The Doha-based Gas Exporting Countries Forum (GECF) is seeing huge opportunities for its LNG exporting member-countries to secure new demand in 2019-2020, as China has practically blocked US LNG shipments in its fast-growing market by introducing a 25 percent tariff.
In May, China said it would boost the tariff on the US LNG to 25 percent starting June 1 versus the then rate of 10 percent. The move came in retaliation for a US increase in tariffs on $200bn in Chinese goods to 25 percent from 10 percent.
On the impact on the international gas trade and implications for the GECF, Alexander Apokin, Energy Economics Analyst at the GECF’s Energy Economics and Forecasting Department (EEFD), noted:: “From 2019 to 2020, when the tariffs could be still active, Chinese LNG imports are expected to grow by 25 Mt, or 18.75 percent of the 2018 global imports.
Tariffs would prevent US LNG from taking that niche, despite the rapid buildup of new LNG capacity. The increase in other Asia Pacific LNG imports is projected to be much less, at 5 Mt in 2019-2020, as Japan and Korea demand is stagnant, and the new US LNG will compete with new projects from Australia and Russia, in addition to existing players.”
Apokin said that LNG imports in China grew by 15.75 Mt (40.4 percent) in 2018 to 54.75 Mt, while US exports increased 8.15 Mt (63.2 percent) to 21.05 Mt in the same period. However, the US exported just four cargoes to China since the period the tariff was in place (September-May), compared to 35 cargoes a year before, when China became the second-largest market for US LNG.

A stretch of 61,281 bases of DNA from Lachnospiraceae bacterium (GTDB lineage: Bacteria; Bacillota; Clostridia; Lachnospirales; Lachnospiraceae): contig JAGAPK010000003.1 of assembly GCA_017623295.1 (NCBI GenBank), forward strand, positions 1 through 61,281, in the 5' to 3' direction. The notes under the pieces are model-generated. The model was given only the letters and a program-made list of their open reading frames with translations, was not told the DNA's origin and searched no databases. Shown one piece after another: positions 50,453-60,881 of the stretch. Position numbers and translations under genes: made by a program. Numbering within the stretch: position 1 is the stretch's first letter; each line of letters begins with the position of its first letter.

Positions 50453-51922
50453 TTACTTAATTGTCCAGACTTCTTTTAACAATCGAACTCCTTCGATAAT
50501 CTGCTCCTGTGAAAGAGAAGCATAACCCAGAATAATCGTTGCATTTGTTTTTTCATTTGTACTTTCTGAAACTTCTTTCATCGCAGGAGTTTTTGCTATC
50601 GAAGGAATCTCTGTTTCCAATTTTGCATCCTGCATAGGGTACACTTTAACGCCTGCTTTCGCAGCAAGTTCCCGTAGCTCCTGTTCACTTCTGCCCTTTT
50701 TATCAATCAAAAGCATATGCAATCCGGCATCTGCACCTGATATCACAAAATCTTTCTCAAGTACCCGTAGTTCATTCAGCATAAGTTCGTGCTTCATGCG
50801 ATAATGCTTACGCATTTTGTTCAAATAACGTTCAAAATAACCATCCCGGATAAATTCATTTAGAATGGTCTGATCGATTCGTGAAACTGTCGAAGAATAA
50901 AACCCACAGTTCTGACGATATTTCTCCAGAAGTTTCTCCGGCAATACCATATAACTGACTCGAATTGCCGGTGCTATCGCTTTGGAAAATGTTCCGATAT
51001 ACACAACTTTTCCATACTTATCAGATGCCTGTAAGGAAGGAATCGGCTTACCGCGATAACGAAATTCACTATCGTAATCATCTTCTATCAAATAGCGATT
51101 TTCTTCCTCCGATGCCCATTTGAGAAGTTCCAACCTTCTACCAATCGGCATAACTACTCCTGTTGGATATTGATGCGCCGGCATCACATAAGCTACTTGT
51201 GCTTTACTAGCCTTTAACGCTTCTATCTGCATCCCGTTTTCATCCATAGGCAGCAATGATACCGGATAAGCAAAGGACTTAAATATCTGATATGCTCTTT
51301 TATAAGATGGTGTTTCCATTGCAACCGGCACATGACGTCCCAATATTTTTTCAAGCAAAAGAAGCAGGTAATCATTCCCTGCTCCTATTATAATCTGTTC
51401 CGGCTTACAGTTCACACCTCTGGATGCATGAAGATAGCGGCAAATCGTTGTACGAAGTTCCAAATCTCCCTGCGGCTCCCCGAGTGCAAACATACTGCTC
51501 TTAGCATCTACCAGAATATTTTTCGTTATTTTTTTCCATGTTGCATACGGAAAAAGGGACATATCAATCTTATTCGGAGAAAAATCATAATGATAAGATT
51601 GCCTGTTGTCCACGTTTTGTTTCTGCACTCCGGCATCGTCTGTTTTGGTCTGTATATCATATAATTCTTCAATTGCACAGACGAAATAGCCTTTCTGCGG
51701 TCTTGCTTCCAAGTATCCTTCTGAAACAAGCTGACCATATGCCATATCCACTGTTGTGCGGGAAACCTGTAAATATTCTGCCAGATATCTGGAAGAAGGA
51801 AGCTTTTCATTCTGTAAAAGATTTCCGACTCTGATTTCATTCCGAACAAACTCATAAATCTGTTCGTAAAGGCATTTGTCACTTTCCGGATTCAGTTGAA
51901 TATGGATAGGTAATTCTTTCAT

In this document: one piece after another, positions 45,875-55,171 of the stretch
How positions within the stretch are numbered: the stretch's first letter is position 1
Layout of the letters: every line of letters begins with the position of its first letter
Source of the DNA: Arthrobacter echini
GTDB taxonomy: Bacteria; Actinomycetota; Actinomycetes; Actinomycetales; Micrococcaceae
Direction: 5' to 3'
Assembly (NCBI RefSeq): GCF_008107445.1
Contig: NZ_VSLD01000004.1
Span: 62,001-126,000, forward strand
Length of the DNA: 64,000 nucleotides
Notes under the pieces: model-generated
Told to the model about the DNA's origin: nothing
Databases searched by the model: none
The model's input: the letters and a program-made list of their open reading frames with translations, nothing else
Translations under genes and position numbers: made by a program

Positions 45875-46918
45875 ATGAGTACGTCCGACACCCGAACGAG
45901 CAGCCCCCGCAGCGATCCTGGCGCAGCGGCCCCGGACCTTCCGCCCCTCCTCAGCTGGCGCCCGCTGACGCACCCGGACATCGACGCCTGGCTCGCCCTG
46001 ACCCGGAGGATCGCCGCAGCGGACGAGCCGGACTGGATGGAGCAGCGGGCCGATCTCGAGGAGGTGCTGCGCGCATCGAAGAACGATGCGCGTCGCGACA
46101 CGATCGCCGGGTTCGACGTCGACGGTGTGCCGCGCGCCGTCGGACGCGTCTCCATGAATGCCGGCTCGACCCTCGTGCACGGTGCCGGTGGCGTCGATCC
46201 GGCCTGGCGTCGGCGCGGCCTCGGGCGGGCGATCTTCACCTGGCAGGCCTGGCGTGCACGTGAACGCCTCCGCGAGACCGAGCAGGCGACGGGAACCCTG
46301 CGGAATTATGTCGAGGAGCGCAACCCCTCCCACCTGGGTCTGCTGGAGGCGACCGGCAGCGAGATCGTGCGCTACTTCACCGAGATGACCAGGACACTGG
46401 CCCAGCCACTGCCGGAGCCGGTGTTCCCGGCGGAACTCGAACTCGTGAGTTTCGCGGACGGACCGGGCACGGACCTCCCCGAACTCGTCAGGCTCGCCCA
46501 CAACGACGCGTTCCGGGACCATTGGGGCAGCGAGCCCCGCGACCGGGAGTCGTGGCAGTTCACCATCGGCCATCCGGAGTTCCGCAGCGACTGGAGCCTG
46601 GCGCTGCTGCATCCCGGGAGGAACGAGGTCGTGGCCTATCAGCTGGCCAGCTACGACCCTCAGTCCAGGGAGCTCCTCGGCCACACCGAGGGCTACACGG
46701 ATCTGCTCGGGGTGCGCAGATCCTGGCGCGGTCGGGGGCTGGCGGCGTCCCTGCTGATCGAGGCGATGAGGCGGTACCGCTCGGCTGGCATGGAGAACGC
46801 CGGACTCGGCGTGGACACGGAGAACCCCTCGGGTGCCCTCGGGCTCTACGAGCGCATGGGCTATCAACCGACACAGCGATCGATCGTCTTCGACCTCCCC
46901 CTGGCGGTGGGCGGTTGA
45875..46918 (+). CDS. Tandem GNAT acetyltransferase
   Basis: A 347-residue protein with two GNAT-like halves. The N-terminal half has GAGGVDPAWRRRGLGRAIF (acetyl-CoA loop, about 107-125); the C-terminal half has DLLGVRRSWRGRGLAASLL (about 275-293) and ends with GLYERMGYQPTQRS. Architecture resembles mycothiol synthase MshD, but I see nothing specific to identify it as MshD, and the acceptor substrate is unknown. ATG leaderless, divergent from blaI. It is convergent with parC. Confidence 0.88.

The GECF-member countries can take advantage of this trade gap.
Price was not the only component to this, as Chinese importers reconsidered US supplies even before the 10 percent tariff was introduced. Since February 2018, there were no long-term Sino-US deals, even though Chinese importers signed 7.62 Mt of SPA and HOA (4.5 Mt SPA) for the new deals in 2018-2019 up to date.
In case tariffs stay in place longer, the gap freed up by the US LNG in Chinese market in the medium-term is expected to reach 15 mtpa, though it is expected to be filled mostly with short-term deals pending the result of the trade talks.
Apokin said in his research note on ‘The impact of US-China trade war on the global economy’ that the long and tedious process of US-China trade talks has not moved forward much in Osaka, despite the easing tensions.
There is already a 25 percent tariff on $200bn worth of Chinese goods from the US (29 percent of US imports as of 2018). And the Chinese have retaliated with tariff rates of 20-25 percent on $60bn worth of US exports. US LNG is targeted with a 25 percent tariff rate.”
Although the direct Trump-Xi talks have avoided a new escalation, an agreement is a long way from being reached. Optimism fades as rhetoric intensifies. The latest round of tariff hikes in May exacerbated cyclical threats to economic growth in 2019-2020, and could take an extra 0.2-0.3 percentage points out of global growth in 2019 alone.
The GECF is an international governmental organisation which provides the framework for exchanging experience and information among Member Countries. Qatar is one of the Member Countries.
Source from: The Peninsula